Ever year, the beginning of Christmas is marked by the release of the John Lewis (and Partners) advert, which this year premiered on social media on Friday 13th November 2020. Surely one of the most challenging and bizarre years since the company started trading, many people had eyes on the brand to see how they’d approach their iconic Christmas campaign this year.
Would they address Covid, or ignore it completely? The news came out a few weeks ago that this year, the advert would partner up with FareShare and Home Start, so we already knew there’d be some sense of purpose behind the campaign this year. But what the advert would be based around was left to speculation, until this morning.
Give A Little Love… To The John Lewis Advert
Opinions are mixed every year, you’ll never please everybody. I, personally, really like this ad. It’s the right balance of emotional but spirited, whilst reminding us of what truly matters. For 2020, John Lewis has opted for a campaign that shares the message of spreading kindness and – as they’ve coined it – giving a little love. It couples changing formats with a string of events and for me – it really works. What more, I love that it supports two charities that do amazing work. There’s already lots of information how you can show your support – including a novelty range by John Lewis where all funds raised from purchases go directly to the organisations.
I asked what my followers thought of the ad, here’s your verdict…
Reading The Room: Should Christmas Ads Cover Covid?
One question on the minds of many this year was whether brand should be acknowledging Coronavirus in their Christmas content this year. Earlier this week I shared an article from the Drum which covered whether brands will ‘stick to the sparkle’ this year, or address a more harrowing reality. I personally maintain that Christmas ads have the opportunity to offer an escape, and we don’t need reminding of the now – because we’re living it. Brands such as Asda have already said that they’ll touch on how Christmas “isn’t going to be the same this year”, but is that really necessary? Businesses should be trying to lift our spirits, not bring them down. Here’s what my followers thought (61.9% agreed with me)…
I also asked a few more questions today relating to Christmas ads. one of them was pretty similar to what I asked a couple of days ago, I wanted to know whether my followers thought companies should be acknowledging Coronavirus at all, or not. This is what was said…
I was surprised to see how many people thought yes. I stick to the view that we are living through this, and the idea of Christmas dinners over Zoom is looking like a stark reality. I don’t think people need to be reminded of this, and I don’t necessarily see much benefit to brands broadcasting it either. This isn’t really what Christmas is about, is it? Maybe at the beginning, the idea of virtually living and the new normal was a novel one, but I think as we’re well over half a year into tis pandemic, it’s worn off. The mood feels generally quite low at the moment, why exasperate that?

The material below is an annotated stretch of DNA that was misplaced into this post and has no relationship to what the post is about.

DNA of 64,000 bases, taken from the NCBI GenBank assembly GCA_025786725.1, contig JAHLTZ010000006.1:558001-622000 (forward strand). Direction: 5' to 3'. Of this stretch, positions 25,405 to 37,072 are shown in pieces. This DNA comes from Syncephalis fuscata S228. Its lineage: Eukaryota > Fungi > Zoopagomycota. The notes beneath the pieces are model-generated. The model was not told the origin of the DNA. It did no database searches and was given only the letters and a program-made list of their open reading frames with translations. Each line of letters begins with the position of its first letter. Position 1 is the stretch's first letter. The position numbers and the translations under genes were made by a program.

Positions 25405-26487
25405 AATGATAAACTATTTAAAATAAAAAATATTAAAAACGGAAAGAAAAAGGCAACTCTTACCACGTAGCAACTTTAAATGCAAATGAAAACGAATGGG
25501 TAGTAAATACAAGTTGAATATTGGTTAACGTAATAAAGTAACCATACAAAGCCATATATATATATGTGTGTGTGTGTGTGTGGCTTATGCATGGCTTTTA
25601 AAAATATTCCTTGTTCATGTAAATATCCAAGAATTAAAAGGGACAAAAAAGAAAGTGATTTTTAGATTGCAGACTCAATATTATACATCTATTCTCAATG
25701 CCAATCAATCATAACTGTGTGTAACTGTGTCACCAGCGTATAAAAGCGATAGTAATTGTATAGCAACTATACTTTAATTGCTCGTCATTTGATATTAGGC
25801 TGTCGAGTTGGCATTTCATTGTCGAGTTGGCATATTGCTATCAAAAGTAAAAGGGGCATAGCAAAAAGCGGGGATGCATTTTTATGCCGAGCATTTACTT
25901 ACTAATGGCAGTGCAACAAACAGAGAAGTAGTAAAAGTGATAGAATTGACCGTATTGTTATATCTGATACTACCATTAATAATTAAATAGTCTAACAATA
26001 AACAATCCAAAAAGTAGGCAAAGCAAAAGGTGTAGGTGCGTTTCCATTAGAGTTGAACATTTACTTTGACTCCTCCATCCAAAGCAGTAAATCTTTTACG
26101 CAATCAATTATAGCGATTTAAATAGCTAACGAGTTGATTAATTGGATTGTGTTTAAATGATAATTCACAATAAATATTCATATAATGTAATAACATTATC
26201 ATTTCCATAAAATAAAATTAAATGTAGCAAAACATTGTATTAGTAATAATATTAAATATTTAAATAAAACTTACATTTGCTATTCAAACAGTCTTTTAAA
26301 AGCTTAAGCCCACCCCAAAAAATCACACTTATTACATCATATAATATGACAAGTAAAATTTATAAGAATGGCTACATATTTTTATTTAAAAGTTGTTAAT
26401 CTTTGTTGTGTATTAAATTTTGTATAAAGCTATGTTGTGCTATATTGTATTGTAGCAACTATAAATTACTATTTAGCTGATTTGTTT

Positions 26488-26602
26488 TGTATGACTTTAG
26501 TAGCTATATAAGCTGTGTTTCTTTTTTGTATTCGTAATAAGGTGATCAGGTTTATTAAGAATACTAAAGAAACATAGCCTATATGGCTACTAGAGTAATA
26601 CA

Naturally, everybody will have different opinions on this (that what makes human beings brilliant) and as my poll suggests – we’re pretty torn on the matter.
To Twitter Or Not To Twitter?
Another hurdle for Christmas ads – is how to release them. Traditionally, ads would have a prime time TV slot for premiering their content, but we’re now in the era where social media trumps most other forms of communications.
Personally, I still love the idea of the first airing of an advertisement being on TV – like it used to be. However, in a time of Netflix and catch up services, there’s just not as many people tuned in live TV as there used to be. I thought that spreading the word of when people could catch the first glimpse of the ad might work, you can leverage the media and social to share that, to get people excited – but in reality due to the vast amount of users, you’re probably missing a trick by not using social media to reveal your content.
Generating the hype with hints and tips isn’t something that John Lewis has really done this year, other than when the news came out that they’d be teaming with Home Start and FareShare. Remember when they released all the teasers for the Moz the monster ad? Twitter accounts and hashtags were just two of the ways they began to set the mood. I feel if you’re gearing up for a release on social media, then it’s a nice idea to rustle up that excitement beforehand, the way they did in 2017. It’s a shame we didn’t see that this year, but that being said it does pay to change tack every now and again.
Here’s what you thought on the best way to release your Christmas content…
Interesting to see a mix of opinions there for sure – and I think these results are definitely indicative of the changing landscape of marketing and communications. If you have any more thoughts to add, then let’s talk Christmas. Find me in the comments below or on Twitter.